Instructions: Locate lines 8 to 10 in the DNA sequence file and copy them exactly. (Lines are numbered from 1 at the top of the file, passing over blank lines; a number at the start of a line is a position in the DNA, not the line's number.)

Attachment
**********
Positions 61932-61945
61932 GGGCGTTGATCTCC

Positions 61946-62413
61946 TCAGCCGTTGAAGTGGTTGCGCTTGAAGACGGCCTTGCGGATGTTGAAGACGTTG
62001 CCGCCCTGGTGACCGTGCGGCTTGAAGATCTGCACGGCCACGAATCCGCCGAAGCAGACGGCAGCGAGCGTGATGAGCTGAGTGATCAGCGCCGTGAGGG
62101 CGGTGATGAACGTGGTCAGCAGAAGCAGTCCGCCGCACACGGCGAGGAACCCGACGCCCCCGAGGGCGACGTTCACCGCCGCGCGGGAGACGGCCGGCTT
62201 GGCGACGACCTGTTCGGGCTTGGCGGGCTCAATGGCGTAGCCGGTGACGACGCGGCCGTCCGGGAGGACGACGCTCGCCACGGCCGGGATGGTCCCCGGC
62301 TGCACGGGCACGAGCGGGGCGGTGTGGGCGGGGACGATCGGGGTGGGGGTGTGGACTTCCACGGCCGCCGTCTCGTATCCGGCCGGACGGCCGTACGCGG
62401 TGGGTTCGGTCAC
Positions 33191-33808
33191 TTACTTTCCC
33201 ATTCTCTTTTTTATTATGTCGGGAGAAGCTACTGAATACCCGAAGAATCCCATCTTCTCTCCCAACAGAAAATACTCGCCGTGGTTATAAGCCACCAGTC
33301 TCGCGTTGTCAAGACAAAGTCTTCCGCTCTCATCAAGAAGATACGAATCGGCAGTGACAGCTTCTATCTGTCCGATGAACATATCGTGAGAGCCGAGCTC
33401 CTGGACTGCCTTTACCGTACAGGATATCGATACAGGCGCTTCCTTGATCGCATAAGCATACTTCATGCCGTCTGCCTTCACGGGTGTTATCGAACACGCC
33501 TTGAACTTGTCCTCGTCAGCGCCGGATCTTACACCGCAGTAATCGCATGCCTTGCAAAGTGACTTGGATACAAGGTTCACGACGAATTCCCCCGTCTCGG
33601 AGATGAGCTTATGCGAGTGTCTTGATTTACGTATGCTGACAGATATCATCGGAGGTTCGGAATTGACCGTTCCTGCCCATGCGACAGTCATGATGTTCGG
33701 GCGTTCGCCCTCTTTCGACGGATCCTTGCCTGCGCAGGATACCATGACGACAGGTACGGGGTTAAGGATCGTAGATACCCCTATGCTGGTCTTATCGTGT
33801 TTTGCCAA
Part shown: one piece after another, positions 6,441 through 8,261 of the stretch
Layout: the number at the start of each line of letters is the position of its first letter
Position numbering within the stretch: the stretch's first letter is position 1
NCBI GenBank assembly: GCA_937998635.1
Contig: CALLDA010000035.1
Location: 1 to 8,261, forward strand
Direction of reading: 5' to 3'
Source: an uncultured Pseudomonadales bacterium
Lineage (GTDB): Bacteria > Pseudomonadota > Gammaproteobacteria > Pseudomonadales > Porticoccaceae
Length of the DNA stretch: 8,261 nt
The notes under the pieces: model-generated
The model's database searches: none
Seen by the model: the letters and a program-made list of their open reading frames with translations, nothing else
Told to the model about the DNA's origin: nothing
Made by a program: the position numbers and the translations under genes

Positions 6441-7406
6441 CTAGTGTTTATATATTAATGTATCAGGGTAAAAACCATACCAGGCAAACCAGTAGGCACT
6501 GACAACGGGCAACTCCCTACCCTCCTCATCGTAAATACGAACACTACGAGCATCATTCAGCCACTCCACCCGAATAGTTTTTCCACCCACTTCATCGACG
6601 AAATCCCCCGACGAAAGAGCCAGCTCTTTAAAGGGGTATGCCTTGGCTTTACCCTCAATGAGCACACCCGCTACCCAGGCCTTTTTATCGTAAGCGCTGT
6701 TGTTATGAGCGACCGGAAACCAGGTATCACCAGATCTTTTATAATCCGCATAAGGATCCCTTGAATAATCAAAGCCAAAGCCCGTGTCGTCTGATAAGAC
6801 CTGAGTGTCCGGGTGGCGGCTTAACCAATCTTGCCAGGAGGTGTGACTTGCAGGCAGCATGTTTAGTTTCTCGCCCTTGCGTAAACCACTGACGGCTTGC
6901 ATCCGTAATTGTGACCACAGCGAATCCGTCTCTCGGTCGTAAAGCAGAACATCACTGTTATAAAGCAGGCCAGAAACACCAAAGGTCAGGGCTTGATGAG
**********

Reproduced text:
62301 TGCACGGGCACGAGCGGGGCGGTGTGGGCGGGGACGATCGGGGTGGGGGTGTGGACTTCCACGGCCGCCGTCTCGTATCCGGCCGGACGGCCGTACGCGG
62401 TGGGTTCGGTCAC
Positions 33191-33808